Uptown/Downtown in Old Charleston: Sketches and Stories

Uptown/Downtown in Old Charleston: Sketches and Stories

Uptown/Downtown in Old Charleston: Sketches and Stories

Uptown/Downtown in Old Charleston: Sketches and Stories

Synopsis

This is a series of briskly paced renderings of the Holy City's dual identities, written by an acclaimed native son.

Excerpt

When I was a teenager in Charleston, South Carolina, I spent many hours along the Downtown waterfront. in those days, the 1930s and early 1940s, there were not one but two different and seemingly discrete Charlestons. For more than one reason, they could be designated as Uptown and Downtown, and often were.

Downtown Charleston was the old part of the city, with buildings that dated back to colonial times. It was the city that the tourists came to see, and where the “old” Charlestonians lived, the families whose forebears were the antebellum rice planters and merchant princes. Downtown Charleston was a city of narrow, sometimes winding streets with quaint and historical names like Longitude Lane and St. Michael’s and Price’s and Bedon’s and Stoll’s and Do As You Choose alleys and Tradd and Church and Water and Gibbes and Legaré and Lamboll and Orange and East Bay. in church affiliations it was Episcopalian and Huguenot and Presbyterian, with a few Unitarians and Congregationalists and Reform Jews whose tenure often went back to colonial and early federal times.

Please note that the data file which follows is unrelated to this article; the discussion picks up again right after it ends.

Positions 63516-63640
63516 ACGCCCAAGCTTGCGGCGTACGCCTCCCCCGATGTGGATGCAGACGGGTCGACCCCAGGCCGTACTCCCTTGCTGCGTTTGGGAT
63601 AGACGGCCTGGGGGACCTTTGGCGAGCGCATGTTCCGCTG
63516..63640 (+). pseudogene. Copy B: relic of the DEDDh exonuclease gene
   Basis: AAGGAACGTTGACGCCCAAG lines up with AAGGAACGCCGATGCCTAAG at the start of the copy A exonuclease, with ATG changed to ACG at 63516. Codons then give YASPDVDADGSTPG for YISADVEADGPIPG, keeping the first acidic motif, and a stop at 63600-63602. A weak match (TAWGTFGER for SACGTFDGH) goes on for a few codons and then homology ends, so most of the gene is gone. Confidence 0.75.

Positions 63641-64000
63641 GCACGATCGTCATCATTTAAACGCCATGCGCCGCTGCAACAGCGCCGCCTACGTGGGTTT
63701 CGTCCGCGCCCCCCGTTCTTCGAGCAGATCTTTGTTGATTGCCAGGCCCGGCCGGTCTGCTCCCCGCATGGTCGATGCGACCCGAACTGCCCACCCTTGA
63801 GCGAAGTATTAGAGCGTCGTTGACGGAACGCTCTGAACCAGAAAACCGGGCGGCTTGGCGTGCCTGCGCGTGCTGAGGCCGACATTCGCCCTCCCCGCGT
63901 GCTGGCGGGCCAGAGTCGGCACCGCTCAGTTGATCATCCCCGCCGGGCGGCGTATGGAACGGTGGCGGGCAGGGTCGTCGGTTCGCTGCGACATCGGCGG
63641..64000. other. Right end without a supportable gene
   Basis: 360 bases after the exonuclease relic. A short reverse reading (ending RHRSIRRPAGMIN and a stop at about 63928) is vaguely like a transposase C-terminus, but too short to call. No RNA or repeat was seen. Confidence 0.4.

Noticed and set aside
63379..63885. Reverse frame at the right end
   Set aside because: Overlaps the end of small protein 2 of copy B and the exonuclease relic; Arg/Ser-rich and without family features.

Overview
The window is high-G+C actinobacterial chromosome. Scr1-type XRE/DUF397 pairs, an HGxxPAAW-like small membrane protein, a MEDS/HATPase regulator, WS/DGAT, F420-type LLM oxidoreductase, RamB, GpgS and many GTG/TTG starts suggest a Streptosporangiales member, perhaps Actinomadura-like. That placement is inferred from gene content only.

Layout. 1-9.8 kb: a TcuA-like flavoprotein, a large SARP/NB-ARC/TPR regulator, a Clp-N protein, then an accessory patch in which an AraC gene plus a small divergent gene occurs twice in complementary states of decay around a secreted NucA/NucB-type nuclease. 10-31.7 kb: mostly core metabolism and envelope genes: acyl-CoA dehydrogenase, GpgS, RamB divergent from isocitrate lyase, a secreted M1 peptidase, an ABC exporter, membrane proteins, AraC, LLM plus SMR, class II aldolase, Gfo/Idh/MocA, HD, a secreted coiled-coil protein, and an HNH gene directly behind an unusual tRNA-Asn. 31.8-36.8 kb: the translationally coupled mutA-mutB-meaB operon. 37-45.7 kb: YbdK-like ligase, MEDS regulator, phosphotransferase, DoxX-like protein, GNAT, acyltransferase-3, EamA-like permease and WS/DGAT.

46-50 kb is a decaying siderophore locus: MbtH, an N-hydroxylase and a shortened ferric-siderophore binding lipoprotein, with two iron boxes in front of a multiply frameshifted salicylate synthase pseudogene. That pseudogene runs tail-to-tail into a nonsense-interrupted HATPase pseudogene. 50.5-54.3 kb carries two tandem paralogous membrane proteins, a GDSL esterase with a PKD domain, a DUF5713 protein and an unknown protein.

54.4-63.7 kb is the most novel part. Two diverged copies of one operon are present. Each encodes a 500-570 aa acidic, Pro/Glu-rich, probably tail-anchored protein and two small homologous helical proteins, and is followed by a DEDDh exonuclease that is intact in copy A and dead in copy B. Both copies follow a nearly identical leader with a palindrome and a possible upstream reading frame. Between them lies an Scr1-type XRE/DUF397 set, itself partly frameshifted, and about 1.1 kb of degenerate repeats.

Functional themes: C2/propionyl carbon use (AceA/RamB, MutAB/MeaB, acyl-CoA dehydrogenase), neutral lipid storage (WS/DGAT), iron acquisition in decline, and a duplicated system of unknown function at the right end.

Downtown people were lawyers and doctors and professors and realtors and bankers and stockbrokers and businessmen and artists and writers and newspaper editors. Black people Downtown were “colorful” and “primitive” and wore bandannas and spoke Gullah, and they went about the streets hawking fish and shrimp and produce, and everyone knew their picturesque vending cries. the women wore uniforms to work and had names like Viola and Evalina.

Downtown was steeped in history, and its residents talked about and some few even remembered the firing on Fort Sumter, and Downtown was . . .

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